Those text messages, sent at 8:38 p.m. and 8:40 p.m. on Tuesday night to the entire Penn community, were an act of “public safety,” meaning they were a direct warning to us all that we should avoid that location.
Master candidates for Social Policy were given the opportunity to anonymously react to the decisions made surrounding MSSP 628 and MSSP 710. The candidates expressed a variety of concerns, including a lack of transparency, equal treatment, and potential self-censorship.
At this critical crossroads of our nation’s history, we need a principled leader that can deliver the truth, unite the country behind a shared vision, and carry us forward to a better America. We need Joe Biden in the White House, more than ever.
As graduate workers and members of GET-UP, we believe that for Penn to make good on its promise to support current students, the administration must guarantee a universal one-year funding extension for all doctoral students in every school and department.
Penn's administration should be ashamed that it has come to this point where students must boycott classes for their mental wellbeing and for the ability to vote on election day.
To all students, graduates, staff members, and faculty — please join us in signing this petition urging the University to take stronger action to protect Penn employees’ right to vote.
Your vote counts just as much as anyone else’s, and the only time your voice is not equal to others is when you don’t let it be heard. That’s why we vote.
We’re not asking you to hide your principles going into Election Day or going forward; we’re asking you to be open to listening to and associating with those you disagree with.
Joe Biden can’t solve all of our problems, and for many of us, including myself, he wasn’t our first choice for president. But electing Joe Biden is absolutely necessary if we are going to make any sort of progress.
Please ensure that your vote is counted by making a voting plan and sticking to it. Because your voice matters.
Decisions are made by those who show up. The stakes couldn’t be any higher.
What I am lobbying for is for in this time of social change that my employer challenges the very boundaries I have discussed here. To align itself with efforts of correcting wealth inequalities and to entertain serious discussion that could affect the lives of many of its employees of color.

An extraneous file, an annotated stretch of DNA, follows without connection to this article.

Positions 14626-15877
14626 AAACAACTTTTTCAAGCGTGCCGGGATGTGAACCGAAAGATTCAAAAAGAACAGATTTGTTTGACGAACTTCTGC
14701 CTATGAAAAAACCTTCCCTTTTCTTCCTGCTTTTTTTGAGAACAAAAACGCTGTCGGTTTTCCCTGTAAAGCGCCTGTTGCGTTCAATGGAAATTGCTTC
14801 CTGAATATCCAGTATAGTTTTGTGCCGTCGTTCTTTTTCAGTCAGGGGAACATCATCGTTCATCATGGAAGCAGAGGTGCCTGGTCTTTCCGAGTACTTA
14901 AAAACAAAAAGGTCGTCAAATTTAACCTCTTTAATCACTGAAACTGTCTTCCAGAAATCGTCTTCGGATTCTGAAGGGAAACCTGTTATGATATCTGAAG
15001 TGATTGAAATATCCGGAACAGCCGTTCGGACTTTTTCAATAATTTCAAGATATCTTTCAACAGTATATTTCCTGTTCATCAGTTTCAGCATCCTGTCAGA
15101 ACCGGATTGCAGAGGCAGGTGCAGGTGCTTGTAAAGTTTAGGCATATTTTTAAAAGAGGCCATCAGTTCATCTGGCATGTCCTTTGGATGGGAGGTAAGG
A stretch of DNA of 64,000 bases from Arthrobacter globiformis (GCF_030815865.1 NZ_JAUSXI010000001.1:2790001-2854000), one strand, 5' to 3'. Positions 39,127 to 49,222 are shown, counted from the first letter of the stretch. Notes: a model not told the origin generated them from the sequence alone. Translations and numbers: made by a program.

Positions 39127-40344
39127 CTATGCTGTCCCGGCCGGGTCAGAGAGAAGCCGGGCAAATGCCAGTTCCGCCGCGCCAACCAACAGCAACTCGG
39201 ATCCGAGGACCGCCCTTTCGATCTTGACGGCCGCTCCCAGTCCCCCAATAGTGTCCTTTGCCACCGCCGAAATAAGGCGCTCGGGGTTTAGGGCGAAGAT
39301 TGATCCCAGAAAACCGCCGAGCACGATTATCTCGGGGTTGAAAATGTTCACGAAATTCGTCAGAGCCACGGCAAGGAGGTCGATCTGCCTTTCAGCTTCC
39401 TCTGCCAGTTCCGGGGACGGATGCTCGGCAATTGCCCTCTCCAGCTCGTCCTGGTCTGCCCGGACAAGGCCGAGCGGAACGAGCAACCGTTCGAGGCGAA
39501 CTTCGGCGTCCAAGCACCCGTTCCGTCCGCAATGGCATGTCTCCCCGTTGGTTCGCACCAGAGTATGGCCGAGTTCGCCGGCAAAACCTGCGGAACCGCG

We make this appeal to Penn not just because we believe it is the socially just thing to do, but because we also feel it is the neighborly thing to do. In our time as teachers, we have taken part in reciprocal relationships with the university grounded in mutual respect and genuine concern for the education of our students.
Especially given the dire circumstances the District now faces as a result of Covid-19, Penn and other wealthy nonprofits must fulfill their civic and financial obligations through PILOTs.
The conversation cannot stop after we cast our ballots but it is the first real step towards progress. So this November, please, vote.
We, the undersigned faculty, staff, students, and alumni believe that the long-term good name and reputation of the University of Pennsylvania and the Wharton School depends on Penn’s administration doing the right thing in the present moment.
At the start of this new academic year, our call to action for all Penn faculty, students, and staff has never been clearer: Stick to our mission. Stand with our community.
Even though Election Day is a few months away, the time to begin preparing is now.
Even though we can’t meet them in person, we can sympathize with Penn students who attended in fall 1918. Their past can inform our present. By using history as our compass, we can get through this together.
While President Trump can flaunt his Wharton degree all he wants, it does not mean he actually learned anything at our alma mater.